• [0012]
    In another embodiment a physiological sensor has a sensor housing made from a rigid material. An internal frame having a plurality of mounting tabs is mounted to the sensor housing. The internal frame is made from a semi-rigid material. A mounting region, is configured to mount a printed circuit board to the plurality of mounting tabs. The frame is configured to absorb force transferred from the sensor housing such that only a portion of the force is transferred to the printed circuit board. In some embodiments the the plurality of mounting tabs are an elastomeric material
  • BRIEF DESCRIPTION OF THE DRAWINGS
  • [0013]
    FIG. 1 illustrates a perspective view of an embodiment of a pulse oximetry sensor.
  • [0014]
    FIG. 2 illustrates a side view of the embodiment of the pulse oximetry sensor from FIG. 1.
  • [0015]
    FIG. 3 illustrates a side view of the embodiment of the pulse oximetry sensor from FIG. 1 with a finger inserted within the sensor.
  • [0016]
    FIG. 4 illustrates a back view of the embodiment of the pulse oximetry sensor from FIG. 1 with sensor in the open position.
  • [0017]
    FIG. 5 illustrates an embodiment of a finger sleeve.
  • [0018]
    FIG. 6 illustrates the embodiment of finger sleeve on a finger prior to being inserted into a fingertip pulse oximetry sensor.
  • [0019]
    FIG. 7 illustrates another embodiment of a pulse oximetry sensor in a first position.
  • [0020]
    FIG. 8 illustrates the embodiment of the pulse oximetry sensor from FIG. 7 in a second position.
  • [0021]
    FIG. 9 illustrates the embodiment of the pulse oximetry sensor from FIG. 7 in a third position.
  • [0022]
    FIG. 10 illustrates another embodiment of a finger sleeve.
  • [0023]
    FIG. 11 illustrates the embodiment of the finger sleeve from FIG. 10 inserted into an embodiment of a pulse oximetry sensor.
  • [0024]
    FIG. 12 illustrates an exploded view of the embodiment of the finger sleeve and pulse oximetry sensor from FIG. 11.
  • [0025]
    FIG. 13 illustrates an embodiment of a pulse oximetry sensor and an embodiment of a sensor dock.
  • [0026]
    FIG. 14 illustrates a plurality of sensor docks coupled together and a plurality of pulse oximetry sensors.
  • [0027]
    FIG. 15 illustrates an embodiment of a pulse oximetry sensor with a shock resistant connector housing.
  • [0028]
    FIG. 16 illustrates an exploded view of a schematic representation of an embodiment of a pulse oximetry sensor.
  • [0029]
    FIG. 17 illustrates an embodiment of an internal frame for a pulse oximetry sensor.
  • [0030]
    FIG. 18 illustrates another embodiment of an internal frame for a pulse oximetry sensor.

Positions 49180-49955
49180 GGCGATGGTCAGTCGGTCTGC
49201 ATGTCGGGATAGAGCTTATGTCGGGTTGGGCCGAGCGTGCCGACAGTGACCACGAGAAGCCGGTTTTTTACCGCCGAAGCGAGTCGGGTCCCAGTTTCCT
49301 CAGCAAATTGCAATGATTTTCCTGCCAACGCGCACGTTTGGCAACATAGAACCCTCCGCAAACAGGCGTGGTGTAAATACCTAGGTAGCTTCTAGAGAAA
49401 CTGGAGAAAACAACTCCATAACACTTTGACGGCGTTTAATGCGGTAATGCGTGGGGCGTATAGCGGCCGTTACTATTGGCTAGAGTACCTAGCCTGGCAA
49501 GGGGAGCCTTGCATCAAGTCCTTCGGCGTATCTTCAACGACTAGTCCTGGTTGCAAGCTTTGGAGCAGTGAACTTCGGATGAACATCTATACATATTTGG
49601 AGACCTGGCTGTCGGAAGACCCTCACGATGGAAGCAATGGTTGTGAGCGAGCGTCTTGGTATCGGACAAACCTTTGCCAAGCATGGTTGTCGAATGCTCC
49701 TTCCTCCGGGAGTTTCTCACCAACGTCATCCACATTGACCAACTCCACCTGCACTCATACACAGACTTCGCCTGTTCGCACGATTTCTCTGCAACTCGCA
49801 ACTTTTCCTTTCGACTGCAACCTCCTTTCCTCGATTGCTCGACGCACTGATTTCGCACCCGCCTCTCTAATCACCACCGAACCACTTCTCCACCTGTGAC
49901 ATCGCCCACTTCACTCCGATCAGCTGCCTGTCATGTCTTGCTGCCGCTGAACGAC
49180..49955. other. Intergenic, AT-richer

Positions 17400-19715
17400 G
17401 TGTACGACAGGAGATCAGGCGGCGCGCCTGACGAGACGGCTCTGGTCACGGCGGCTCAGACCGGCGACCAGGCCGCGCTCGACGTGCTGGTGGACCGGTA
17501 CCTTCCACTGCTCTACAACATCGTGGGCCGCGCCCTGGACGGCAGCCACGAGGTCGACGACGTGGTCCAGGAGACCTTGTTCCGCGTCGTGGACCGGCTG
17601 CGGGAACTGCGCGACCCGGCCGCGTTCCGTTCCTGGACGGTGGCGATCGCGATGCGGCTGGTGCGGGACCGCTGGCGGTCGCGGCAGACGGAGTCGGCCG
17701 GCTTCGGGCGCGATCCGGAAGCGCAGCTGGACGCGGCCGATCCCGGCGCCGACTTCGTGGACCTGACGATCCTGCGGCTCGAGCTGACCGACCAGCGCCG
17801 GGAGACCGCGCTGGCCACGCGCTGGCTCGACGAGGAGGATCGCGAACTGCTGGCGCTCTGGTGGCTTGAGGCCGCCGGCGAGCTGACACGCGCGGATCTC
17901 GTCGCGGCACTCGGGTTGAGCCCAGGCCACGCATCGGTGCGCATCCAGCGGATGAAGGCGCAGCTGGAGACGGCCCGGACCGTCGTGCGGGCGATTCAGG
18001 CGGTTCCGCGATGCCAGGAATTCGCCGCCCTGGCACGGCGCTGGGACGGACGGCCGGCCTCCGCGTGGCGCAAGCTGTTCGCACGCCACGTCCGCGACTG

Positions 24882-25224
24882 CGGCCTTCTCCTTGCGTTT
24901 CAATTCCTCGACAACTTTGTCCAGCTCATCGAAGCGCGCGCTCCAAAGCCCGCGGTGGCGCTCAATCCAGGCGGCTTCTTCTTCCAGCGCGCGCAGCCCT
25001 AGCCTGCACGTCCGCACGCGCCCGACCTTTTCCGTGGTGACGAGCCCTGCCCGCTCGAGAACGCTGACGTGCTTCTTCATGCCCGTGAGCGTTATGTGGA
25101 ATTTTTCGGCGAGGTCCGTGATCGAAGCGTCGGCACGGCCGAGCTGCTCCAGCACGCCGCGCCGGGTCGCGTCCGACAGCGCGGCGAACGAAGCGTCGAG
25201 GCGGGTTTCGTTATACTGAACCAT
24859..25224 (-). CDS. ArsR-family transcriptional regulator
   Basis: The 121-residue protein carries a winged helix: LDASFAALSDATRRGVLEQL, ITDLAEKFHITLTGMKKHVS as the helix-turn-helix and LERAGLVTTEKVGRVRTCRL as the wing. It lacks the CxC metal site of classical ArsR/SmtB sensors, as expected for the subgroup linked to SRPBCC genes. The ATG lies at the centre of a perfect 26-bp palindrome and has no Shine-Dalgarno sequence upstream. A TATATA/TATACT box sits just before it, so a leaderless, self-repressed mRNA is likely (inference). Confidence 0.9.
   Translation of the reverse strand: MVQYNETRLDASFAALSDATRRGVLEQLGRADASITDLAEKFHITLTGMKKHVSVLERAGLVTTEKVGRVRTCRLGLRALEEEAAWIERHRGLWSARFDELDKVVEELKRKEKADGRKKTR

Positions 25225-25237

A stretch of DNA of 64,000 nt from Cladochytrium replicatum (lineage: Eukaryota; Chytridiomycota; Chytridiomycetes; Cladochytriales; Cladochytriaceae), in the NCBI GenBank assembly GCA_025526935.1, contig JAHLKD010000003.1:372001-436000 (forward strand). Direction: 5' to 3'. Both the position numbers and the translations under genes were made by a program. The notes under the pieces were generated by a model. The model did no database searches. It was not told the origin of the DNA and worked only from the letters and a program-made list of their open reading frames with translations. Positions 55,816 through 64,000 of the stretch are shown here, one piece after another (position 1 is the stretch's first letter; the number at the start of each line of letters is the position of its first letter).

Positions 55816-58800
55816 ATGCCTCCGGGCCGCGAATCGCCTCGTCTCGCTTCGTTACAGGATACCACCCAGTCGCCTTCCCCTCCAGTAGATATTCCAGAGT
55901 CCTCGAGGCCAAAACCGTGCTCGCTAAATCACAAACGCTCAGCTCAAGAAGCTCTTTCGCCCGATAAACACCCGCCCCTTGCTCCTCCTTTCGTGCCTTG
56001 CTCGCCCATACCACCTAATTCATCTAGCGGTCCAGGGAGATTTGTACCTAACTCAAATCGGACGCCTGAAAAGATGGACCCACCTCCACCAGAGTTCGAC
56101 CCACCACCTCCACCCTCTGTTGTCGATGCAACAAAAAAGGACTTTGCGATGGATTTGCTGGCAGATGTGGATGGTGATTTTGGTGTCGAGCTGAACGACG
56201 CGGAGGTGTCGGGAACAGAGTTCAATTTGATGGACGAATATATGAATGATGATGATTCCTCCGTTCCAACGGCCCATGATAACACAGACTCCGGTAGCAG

• [0031]
    FIG. 19 illustrates a perspective view of another embodiment of a pulse oximetry sensor.
  • [0032]
    FIG. 20 illustrates a side view of the embodiment of the pulse oximetry sensor from FIG. 19.
  • [0033]
    FIG. 21 illustrates a side view of the embodiment of the pulse oximetry sensor from FIG. 19 with a finger inserted within the sensor.
  • [0034]
    FIG. 22 illustrates a back view of the embodiment of the pulse oximetry sensor from FIG. 19 with sensor in the open position.
  • [0035]
    FIG. 23 illustrates a perspective view of an embodiment of a pulse oximetry sensor.
  • [0036]
    FIG. 24 illustrates a side view of the embodiment of the pulse oximetry sensor from FIG. 23.
  • [0037]
    FIG. 25 illustrates a side view of the embodiment of the pulse oximetry sensor from FIG. 23 with a finger inserted within the sensor.
  • [0038]
    FIG. 26 illustrates a back view of the embodiment of the pulse oximetry sensor from FIG. 23 with sensor in the open position.
  • DETAILED DESCRIPTION OF THE PREFERRED EMBODIMENT
  • [0039]
    FIGS. 1 through 4 illustrate an embodiment of a fingertip pulse oximetry sensor 10. The sensor 10 is configured to communicate with a base station and is part of a physiological measurement system. A physiological measurement system allows the monitoring of a person, including a patient. In particular, the sensor 10 allows the measurement of blood constituent and related parameters in addition to oxygen saturation and pulse rate. The sensor 10 is adapted to attach to a tissue site, such as a fingertip. In this embodiment, the sensor 10 is incorporated into a reusable finger clip adapted to removably attach to, and transmit light through, a fingertip. In other embodiments, a sensor can be configured to attach to various tissue sites other than a finger, such as a foot or an ear. Also a sensor can be configured as a reflectance or transflectance device that attaches to a forehead or other tissue surface. The sensor 10 has onboard memory that allows it to record the signals monitored from the patient. The sensor 10 has sufficient storage capacity to store at least one night of data, but can store data for longer periods of time depending on the size of the memory and the sample rate of the data.